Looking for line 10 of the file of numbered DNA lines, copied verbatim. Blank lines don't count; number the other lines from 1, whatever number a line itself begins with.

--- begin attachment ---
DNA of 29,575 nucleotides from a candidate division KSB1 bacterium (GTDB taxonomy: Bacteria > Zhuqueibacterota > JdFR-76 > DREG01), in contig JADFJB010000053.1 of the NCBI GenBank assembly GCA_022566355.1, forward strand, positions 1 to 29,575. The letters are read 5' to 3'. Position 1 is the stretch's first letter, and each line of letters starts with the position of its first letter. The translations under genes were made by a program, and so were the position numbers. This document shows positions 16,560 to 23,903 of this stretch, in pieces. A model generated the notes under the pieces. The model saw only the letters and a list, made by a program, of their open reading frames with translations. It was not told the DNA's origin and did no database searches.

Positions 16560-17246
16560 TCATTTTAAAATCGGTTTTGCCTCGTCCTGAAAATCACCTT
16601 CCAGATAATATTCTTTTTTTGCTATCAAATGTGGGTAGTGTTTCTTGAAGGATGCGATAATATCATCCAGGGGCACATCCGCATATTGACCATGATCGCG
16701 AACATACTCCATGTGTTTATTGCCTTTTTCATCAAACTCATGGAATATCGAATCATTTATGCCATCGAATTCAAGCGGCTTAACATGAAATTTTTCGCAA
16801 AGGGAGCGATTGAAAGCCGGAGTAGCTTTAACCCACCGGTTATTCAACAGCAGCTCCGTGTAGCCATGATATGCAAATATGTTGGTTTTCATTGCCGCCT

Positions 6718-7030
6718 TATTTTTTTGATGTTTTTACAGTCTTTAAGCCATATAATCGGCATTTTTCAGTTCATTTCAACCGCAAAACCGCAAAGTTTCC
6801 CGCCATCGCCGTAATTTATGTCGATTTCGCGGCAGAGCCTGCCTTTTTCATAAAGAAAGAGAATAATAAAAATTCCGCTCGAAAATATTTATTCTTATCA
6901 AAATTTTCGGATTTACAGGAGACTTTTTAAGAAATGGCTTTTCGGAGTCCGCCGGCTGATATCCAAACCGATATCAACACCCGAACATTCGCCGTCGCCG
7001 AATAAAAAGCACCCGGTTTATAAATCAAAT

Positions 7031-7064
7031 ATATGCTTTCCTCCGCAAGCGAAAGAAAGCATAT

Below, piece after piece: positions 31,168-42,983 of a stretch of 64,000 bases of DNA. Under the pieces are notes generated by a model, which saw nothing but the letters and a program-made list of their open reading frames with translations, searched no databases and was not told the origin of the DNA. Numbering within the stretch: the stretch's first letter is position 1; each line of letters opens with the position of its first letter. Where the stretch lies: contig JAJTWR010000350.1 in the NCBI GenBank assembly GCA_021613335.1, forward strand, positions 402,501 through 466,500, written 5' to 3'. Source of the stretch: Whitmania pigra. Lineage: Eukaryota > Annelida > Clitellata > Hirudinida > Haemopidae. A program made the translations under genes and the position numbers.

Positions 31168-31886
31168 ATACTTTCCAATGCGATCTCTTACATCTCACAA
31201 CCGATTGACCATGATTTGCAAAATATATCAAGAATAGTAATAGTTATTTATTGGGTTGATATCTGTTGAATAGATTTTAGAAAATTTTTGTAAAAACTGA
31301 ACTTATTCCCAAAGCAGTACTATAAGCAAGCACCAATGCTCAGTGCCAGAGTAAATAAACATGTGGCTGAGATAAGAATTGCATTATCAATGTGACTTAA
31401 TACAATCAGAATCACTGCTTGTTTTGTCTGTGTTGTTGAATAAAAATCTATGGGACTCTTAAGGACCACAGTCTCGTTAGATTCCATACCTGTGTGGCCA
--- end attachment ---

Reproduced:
6901 AAATTTTCGGATTTACAGGAGACTTTTTAAGAAATGGCTTTTCGGAGTCCGCCGGCTGATATCCAAACCGATATCAACACCCGAACATTCGCCGTCGCCG